I read a certain food magazine that has a monthly column that is, in essence, a conversation with a chef. One of the questions they ask everyone is, “Besides your knives, what piece of kitchen equipment is most essential to you?” It got me thinking, how many people hate cooking because of all of the chopping involved? How many people relish the thought of spending some time just chopping, using it as a meditation of sorts?
I recently read this article in the LA Times about a connoisseur of Japanese knives who has a shop located in Venice, CA. Just a short trip up the 405 from Long Beach – although short is relative when it comes to LA traffic. After reading the article, I had to meet this guy. I know from experience the difference between a good knife and a bad one is like the difference between a great bottle of bordeaux and a wine cooler, and I was over wine coolers in high school.
What exactly makes a good knife good? The most important thing to me is how sharp it is. I can always tell when my knife is getting dull. It takes preparing a meal from relaxing and meditative directly to the seventh circle of hell. OK, maybe I exaggerate, but it is definitely not fun to have to saw at your onions and garlic with a dull knife. I don’t strive to be a lumberjack.
In the past, I’ve been a fan of German steel, but thought I would give Japanese knives a try. The difference between these two types of blades is similar to the difference between a macaron and a macaroon. They are both cookies and both good to eat, but they are nothing alike. I had an idea of this going in so I knew that it would be a learning experience. And really, who doesn’t love to play with swords?
When we arrived at Japanese Knife Imports, Jon was busy sharpening what looked like a cleaver on a stone. As he was sharpening, he spent a lot of time with me telling me the difference between Eastern & Western knives. His information came at me like blows from a ninja, quick and agile. He spoke about the thickness of the blade, the hardness and the brittleness of the steel used. I was so mesmerized by watching him turn the chipped old cleaver new again that I almost couldn’t concentrate on what he was saying. I got the gist, and knew I had to try one. Jon gave me an impromptu cutting lesson with some strawberries that I’m sure were supposed to be his lunch but made for good teaching aides.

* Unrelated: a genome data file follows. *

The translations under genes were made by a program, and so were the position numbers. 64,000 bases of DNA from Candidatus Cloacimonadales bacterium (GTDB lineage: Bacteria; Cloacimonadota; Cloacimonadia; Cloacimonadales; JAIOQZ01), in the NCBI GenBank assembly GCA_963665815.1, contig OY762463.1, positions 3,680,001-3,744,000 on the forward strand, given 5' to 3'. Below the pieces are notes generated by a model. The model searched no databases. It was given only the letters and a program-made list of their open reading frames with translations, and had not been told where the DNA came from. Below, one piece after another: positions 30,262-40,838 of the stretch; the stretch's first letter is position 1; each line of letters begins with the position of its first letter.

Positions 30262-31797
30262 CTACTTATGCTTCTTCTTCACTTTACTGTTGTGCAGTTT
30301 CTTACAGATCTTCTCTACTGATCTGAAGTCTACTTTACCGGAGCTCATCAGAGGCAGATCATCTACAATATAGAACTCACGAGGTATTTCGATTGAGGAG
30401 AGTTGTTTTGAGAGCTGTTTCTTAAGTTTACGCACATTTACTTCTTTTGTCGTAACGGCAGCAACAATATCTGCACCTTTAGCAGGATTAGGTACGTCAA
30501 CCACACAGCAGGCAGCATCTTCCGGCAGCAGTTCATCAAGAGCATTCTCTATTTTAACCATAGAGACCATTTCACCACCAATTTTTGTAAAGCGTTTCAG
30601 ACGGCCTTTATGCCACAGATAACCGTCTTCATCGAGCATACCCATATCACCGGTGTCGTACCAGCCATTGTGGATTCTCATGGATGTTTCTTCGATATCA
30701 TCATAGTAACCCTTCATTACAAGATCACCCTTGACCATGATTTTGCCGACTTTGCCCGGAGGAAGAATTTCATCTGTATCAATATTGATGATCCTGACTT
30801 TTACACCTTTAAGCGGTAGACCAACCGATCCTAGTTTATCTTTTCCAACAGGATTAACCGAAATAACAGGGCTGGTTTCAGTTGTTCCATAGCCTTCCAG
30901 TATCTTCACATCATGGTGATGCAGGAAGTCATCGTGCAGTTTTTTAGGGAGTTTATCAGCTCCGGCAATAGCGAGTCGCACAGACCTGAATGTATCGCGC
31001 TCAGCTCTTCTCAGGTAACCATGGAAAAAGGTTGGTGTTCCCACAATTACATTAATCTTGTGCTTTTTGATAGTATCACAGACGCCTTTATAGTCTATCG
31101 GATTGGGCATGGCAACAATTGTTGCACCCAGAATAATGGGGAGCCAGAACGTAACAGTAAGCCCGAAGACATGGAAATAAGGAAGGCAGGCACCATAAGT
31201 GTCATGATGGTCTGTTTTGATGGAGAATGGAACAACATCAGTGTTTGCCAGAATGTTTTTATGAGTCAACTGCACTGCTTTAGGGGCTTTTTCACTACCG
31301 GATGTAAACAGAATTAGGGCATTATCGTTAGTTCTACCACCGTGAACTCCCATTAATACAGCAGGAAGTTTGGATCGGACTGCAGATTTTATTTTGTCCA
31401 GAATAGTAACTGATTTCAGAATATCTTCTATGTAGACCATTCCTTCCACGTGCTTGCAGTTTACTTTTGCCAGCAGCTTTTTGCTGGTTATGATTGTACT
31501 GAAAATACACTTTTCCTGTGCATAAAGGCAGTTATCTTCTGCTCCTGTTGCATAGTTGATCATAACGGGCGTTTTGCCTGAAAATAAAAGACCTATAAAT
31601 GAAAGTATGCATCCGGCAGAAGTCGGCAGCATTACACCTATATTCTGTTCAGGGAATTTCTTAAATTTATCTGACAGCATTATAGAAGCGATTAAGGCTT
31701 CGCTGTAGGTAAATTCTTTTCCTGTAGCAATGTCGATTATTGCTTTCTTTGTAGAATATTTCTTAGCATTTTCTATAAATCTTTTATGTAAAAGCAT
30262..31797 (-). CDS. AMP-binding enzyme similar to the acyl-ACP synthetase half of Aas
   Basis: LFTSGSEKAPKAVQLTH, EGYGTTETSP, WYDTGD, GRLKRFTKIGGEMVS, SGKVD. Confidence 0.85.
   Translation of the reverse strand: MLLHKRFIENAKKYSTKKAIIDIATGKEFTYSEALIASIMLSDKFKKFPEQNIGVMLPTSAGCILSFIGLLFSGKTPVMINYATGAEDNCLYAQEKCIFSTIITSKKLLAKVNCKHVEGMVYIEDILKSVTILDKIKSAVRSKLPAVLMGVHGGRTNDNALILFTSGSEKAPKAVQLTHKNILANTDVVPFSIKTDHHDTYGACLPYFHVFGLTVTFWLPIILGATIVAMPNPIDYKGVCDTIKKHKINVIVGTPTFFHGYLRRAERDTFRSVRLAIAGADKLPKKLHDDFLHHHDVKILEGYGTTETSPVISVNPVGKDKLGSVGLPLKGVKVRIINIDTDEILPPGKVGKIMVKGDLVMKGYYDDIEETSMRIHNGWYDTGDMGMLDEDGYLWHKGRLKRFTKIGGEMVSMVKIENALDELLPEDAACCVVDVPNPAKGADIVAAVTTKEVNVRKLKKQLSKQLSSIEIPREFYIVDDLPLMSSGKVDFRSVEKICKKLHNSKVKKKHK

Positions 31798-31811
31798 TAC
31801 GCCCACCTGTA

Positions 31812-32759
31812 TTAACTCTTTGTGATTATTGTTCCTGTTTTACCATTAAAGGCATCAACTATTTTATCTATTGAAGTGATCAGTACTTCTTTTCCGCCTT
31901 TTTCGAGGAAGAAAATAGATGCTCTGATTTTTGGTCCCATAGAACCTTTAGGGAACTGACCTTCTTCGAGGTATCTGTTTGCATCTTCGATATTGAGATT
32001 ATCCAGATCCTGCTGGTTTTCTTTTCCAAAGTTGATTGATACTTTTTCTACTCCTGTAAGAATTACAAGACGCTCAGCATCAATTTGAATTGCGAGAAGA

Immediately, I noticed the difference in the motion used with a Japanese knife. The cut comes from the kinetic movement of the knife instead of the shear downward force. It was not entirely comfortable at first, but I could see how it could be beneficial when chopping lots of items at once. There is more of a finesse to it, and less of a muscling of your food. After my lesson, I decided on a knife to take home – a 240 MM Gesshin, made of stainless steel.
Once home, I wanted to take my new knife for a spin, or a chop if you will. I decided to make something that would test my ability to wield this knife and it’s ability to cut everything. (Well almost everything. Jon did warn me that I shouldn’t stab anyone with it, or cut metal.) Salsa it was! Not only would my experiment have me chopping soft tomatoes, thick skinned peppers, small cloves of garlic, and hard onions, but it would be tasty at the end of the day. Win-win!
The recipe below is more of a guide than an actual recipe. Salsa is all about individual taste and palate. I like mine very spicy and tangy with tons of cilantro. Not everyone’s into that, although I can’t figure out why.
I set out to breaking in the new knife and turned this:
- 3-4 medium sized tomatoes, chopped
- 1-2 garlic cloves, minced
- 1/4 - 1/2 red onion, diced
- 1/2 - 1 serrano pepper, diced
- 1/4-1/2 cup cilantro, chopped
- zest of 1-2 limes
- juice of 1-2 limes
- salt & pepper to taste
- Combine all ingredients, taste, tweak, and repeat until it suits your taste. Enjoy with chips, on chicken, in a salad or any where else you like salsa!